Of the three cities, the most fun was Cincinnati...or more accurately Newport, Kentucky across the river...with it's many restaurants, bars, and attractions including a pretty good version of a German beer garden.  I'd also like to go back and explore Kentucky more which seems like a very interesting state.

Darryl
Copyright 2010 - Darry Musick

Sunday, April 23, 2017

The Cocktail Hour - Amarita

This is a drink of my own invention.  Sometimes, I just like to play around with what's in by bar and see what comes out.  Sort of like a Dr. Frankenstein of alcohol.  Here's one that came out good.  The others?  Just don't look in the dungeon.


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Amarita Recipe (two drinks)
3 oz - tequila
2 oz - amaretto
1/2 oz - triple sec
1/2 oz - lime juice

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Before mixing, put two cocktail (martini) glasses in the freezer.  Put all ingredients into a cocktail shaker half full of ice and shake.  Remove the glasses from the freezer, they should frost up immediately.  Strain into the glasses.

Beware...this is a strong drink!

Darryl

Friday, April 21, 2017

MIDWEST BASEBALL TOUR - LEG 2: Kansas City, Part 3


If you haven’t read Tim’s reports on preparing for this trip (this is his first time planning a trip), be sure to check out what it took to plan and prepare for this trip in a wheelchair.

In Part 1 of our time in Kansas City, we saw where President Truman lived, had a meal at the City Market, and got frustrated with the hotel and our fellow guests at the Residence Inn.  Part 2 was the Royals game at Kauffman Stadium and moving out of our hotel when it turned in Delta House.

All the baseball is now over, time to spend our last day of the trip...

Oh, what a peaceful night of blissful sleep we had at the Drury Inn.


Watch the Video!

What a difference from the last night at the Residence Inn near downtown Kansas City.

It’s getting down to the wire. We’ve seen all the baseball we’ve come to see. Been to several states and three major American cities. Our last full day on the tour and we’re ready to add one more destination to our list. Letty and Tim have never been to all but two of the states on this trip. Same for me, except I’d already been to Kansas. We slept over the state line from Kansas City but it still feels like we’re in Missouri so today, we’re going to experience The Wheat State.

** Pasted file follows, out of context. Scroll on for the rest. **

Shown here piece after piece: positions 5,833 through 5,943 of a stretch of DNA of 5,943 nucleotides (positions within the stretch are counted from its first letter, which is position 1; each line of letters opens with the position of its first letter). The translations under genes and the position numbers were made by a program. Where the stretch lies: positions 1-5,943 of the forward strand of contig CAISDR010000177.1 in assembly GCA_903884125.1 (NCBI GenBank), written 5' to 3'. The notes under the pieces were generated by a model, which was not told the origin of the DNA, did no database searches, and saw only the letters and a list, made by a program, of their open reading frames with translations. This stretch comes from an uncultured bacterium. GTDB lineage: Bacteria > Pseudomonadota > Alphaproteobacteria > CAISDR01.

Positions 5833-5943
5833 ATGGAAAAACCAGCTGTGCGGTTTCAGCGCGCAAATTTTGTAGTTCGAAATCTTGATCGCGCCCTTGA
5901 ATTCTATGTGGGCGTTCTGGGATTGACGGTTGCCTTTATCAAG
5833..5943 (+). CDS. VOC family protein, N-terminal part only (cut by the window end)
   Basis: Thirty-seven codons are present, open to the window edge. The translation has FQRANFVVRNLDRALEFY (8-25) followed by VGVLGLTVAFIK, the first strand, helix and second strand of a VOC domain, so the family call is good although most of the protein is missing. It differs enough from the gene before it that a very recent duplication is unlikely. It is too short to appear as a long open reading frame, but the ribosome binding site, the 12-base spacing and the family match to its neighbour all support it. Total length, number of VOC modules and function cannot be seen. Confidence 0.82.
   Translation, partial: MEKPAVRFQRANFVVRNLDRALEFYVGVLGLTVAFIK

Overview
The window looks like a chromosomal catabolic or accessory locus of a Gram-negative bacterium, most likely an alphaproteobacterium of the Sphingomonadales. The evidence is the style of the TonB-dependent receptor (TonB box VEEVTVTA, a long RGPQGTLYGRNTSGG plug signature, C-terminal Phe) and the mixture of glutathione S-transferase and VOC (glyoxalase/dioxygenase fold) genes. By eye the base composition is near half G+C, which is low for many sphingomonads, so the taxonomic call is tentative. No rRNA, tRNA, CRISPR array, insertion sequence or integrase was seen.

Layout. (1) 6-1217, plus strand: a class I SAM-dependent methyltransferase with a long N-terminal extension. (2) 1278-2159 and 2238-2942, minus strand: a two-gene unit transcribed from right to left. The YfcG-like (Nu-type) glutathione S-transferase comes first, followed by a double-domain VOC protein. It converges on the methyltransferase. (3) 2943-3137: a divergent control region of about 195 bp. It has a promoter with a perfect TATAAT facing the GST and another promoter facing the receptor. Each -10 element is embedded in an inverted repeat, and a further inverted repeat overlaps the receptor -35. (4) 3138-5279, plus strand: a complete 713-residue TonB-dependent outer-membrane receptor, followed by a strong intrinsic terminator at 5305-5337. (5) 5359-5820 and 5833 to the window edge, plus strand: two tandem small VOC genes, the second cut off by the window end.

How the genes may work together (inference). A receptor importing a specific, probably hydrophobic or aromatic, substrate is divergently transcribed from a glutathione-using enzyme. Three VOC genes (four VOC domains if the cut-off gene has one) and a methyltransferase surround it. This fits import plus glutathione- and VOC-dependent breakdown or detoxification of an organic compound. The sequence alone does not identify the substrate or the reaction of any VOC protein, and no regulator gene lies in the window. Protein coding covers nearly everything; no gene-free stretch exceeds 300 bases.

It’s just an hour or so to the capitol of Topeka. After a ride on highway 10, a freeway that runs most of the way there from our hotel, we shift over to the 70 which is a toll road here. It costs all of 75 cents for that last leg into the capitol



Our first destination is Monroe Elementary School, a few blocks southeast of the capitol building. In 1954, Oliver Brown sued the board of education to allow his daughter to attend a white school. Topeka schools were segregated then. Even though Monroe by all accounts was a model school, the argument that segregation alone was enough to nullify the equal portion of the “separate but equal” policy of the day. Backed by the NAACP, Brown vs. the Board of Education went all the way to the Supreme Court who used it to overturn legal segregation.



Now a National Historic Park, the small schoolhouse…historic and interesting in itself…is broken into two main areas…a space that details what led to the case, the legal strategy involved, and the litigation; and another that documents events that have followed up since that time.

It’s a moving and important display. My wife was wracked with sadness at it all but I think we should look at it as a turning point where we started to have the self-awareness to start addressing these wrongs.



Heading over to the capitol, we drive around the being-renovated building to find a spot free of scaffolding to take a picture. About a mile away is the Bobo Drive-In that we saw on the Diners, Drive-ins, and Dives show but being a Sunday, it was closed. In fact, in this Bible-Belt Kansas town, not much was open so we head back to a coffee shop we saw earlier, the Hanover Pancake House.



It’s packed with after church diners but we only wait about five minutes for a table. We get pancakes, French toast, hash browns, the ever present biscuits and gravy, and Tim has chicken strips with mashed potatoes. What a revelation this place is. Some of the best comfort food I’ve had. The pancakes, perfect with just a hint of crunch on the outer skin, fluffy and light, no mealiness at all. Crunchy and delicious hash browns, some superb sausage gravy over those biscuits, and the mashed potatoes tasted like they were half cream.



Incredibly delicious.




UPDATE: One more pic of the Pancake House, as per requested in the comments below. This is the only other pic I have so this makes all the pictures we have of this wonderful restaurant.



After eating, we head a few miles west to the Kansas State Museum, which acts of a kind of Smithsonian for Kansas history. It’s another interesting stop as the expansive displays take you through history from the pre-U.S. native days, the settling of the frontier, Bloody Kansas and the Missouri Compromise, ranching, farming, railroads, and modern life. Definitely worth a stop.



I take my wife to a nearby park where she can find a rock (she collects rocks from everywhere we visit) and then it’s back to the hotel.

We break out some wine, the cheese, fruit, and bread we bought yesterday. I grab some popcorn and soda from the Drury Inn lobby, and we settle in to watch our beloved Cowboys finish second to Dan and Jordan on The Amazing Race before getting one more night of good sleep.